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Nymphing weight ?

Joined:
2009/4/19 18:30
From Manheim
Posts: 11
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How far from the fly do you put your weight normally,or how close is too close to the fly, and how much weight do you use ? I use removeable split shot in size b, how many is too many?

Posted on: 2010/3/7 19:12


Re: Nymphing weight ?

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2006/9/11 13:05
From Lewistown
Posts: 3594
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I usually place mine from 4 -- 6" from the fly, and usually between two flies (that way, if it gets hung up, you don't loos the whole rig).

I have a shot wheel that ranges from 1 - 6 (all smaller than B.

The easiest way to answer the "how much".... enough to hook the bottom every once in awhile. That's what's nice about the smaller weight, just keep adding little by little.

Posted on: 2010/3/7 20:27
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Re: Nymphing weight ?

Joined:
2009/10/17 1:06
From Greencastle
Posts: 197
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I'd say 4-6" is a good bet.

I like to use small shot as well. Enough to get it to what ever depth I need. I fish alot of limestone streams with gin clear water and I can usually watch my fly to see the depth it is riding. Someone once told me to try and find the balance between how much weight to use and how far above the fish to cast to get the fly to ride level at the depth the fish is holding.

A few months ago while fishing I spotted a very large brown (25+ inches). I was using a bead head fly and made about a dozen or so really good drifts right by him. I then added one small split shot and within 3 casts I got him (although he eventually broke me off).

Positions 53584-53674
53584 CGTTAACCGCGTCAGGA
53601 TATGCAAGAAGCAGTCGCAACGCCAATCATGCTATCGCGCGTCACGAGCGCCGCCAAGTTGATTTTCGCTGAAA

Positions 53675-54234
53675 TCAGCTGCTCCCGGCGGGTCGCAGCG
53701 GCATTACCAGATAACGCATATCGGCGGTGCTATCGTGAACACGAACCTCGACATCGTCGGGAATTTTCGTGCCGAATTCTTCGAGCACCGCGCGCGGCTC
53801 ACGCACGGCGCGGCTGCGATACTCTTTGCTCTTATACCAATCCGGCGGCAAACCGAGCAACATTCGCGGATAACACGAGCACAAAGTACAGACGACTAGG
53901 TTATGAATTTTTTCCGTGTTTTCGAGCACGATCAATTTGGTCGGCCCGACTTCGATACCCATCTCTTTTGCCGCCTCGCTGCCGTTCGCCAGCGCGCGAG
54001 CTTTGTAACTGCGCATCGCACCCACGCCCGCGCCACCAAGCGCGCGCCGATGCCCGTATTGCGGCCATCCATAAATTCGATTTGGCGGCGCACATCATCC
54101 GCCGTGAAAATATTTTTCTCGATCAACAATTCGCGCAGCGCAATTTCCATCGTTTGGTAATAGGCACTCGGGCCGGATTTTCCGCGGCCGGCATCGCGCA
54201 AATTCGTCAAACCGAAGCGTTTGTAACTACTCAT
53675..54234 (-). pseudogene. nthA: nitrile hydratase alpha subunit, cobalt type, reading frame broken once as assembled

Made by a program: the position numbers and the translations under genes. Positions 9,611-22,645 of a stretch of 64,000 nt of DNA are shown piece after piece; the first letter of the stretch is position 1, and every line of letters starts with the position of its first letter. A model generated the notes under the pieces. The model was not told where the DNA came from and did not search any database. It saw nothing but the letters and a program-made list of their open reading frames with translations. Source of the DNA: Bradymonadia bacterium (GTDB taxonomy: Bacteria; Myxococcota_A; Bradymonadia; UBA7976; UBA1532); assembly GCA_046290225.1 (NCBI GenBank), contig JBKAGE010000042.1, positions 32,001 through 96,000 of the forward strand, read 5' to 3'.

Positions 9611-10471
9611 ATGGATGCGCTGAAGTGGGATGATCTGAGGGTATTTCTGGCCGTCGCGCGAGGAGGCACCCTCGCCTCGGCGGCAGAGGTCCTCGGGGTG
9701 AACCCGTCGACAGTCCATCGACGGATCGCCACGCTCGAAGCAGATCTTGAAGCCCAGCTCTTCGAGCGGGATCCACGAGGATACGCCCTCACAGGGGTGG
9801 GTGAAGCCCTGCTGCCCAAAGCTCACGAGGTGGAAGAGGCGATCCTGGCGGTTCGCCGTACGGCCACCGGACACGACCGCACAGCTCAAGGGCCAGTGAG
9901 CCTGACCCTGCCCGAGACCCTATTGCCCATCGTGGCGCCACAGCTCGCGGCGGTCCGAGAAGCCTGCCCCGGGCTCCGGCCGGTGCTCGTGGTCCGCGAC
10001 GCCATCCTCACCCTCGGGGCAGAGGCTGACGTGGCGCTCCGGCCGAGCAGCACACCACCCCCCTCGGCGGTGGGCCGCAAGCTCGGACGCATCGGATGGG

Posted on: 2010/3/7 20:54


Re: Nymphing weight ?
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2006/9/9 17:32
From Gettysburg
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Good advice from the previous posters. Many FFers feel that, the smaller the fly, the closer the shot, esp since very small flies are often fished with much smaller split shot. Anyway, for a typical #14 nymph and a split shot of about BB size, I'll put the shot about 8" up from the fly. I might put it higher if I anticipate changing flies frequently as this will allow some extra length for cutting and re-tying flies.

Posted on: 2010/3/7 22:57


Re: Nymphing weight ?

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2006/9/11 13:05
From Lewistown
Posts: 3594
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I would like to add that a fly fisher should never be worried about shot scaring fish.

They see thousands of rocks swirl around them every day.



Leader raking their skin is a different story.

Posted on: 2010/3/8 8:17
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Re: Nymphing weight ?
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2006/9/11 8:26
From Chester County
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All good advice. I would keep it simple. A single fly rig with an indicator and split shot 6-8” above you fly will catch a ton of fish (see illustration). Although, unlike the illustration, I would recommend the distance from the indicator to the fly be 11/2 – 2x the water depth.

Here are a few tips and some variations on your rig that you can try:

In fast and deep water instead of pinching all your shot together, spread out a few small split shot between the fly and the indy. This sinks the tippet and leader at a more uniform rate since the current is nearly always faster on the surface. The rig will end up being more vertical and run deeper. Also spreading out the shot is easier to cast and aids in strike detection. It ends up being similar to a Centerpin rig.

Instead of using micro (very small) split shot, which is hard to put on your line and sometimes impossible to get off, try rolling a pinch of tungsten putty on your line for a little added weight. It works especially well for weighting small flies. It is easy to apply and take off and allow a limitless amount of weight adjustment. Here is a link to show you one of the brands available: http://www.orvis.com/store/product.aspx?pf_id=83GGs

Consider fishing some weighted flies, both with and without beadheads. Weighted flies help you get down to the strike zone faster without using split shot, and usually makes casting easier. As well, it allows a more direct connection with the fly without and added weight in between you and the fish which aids in strike detection. You can also add split shot for more weight if needed.

Good luck.

Link to source for illustration: http://stevenojai.tripod.com/nymph.htm

Attach file:



jpg  Basic nymphing Rig.JPG (12.93 KB)
53_4b94fb3958396.jpg 400X317 px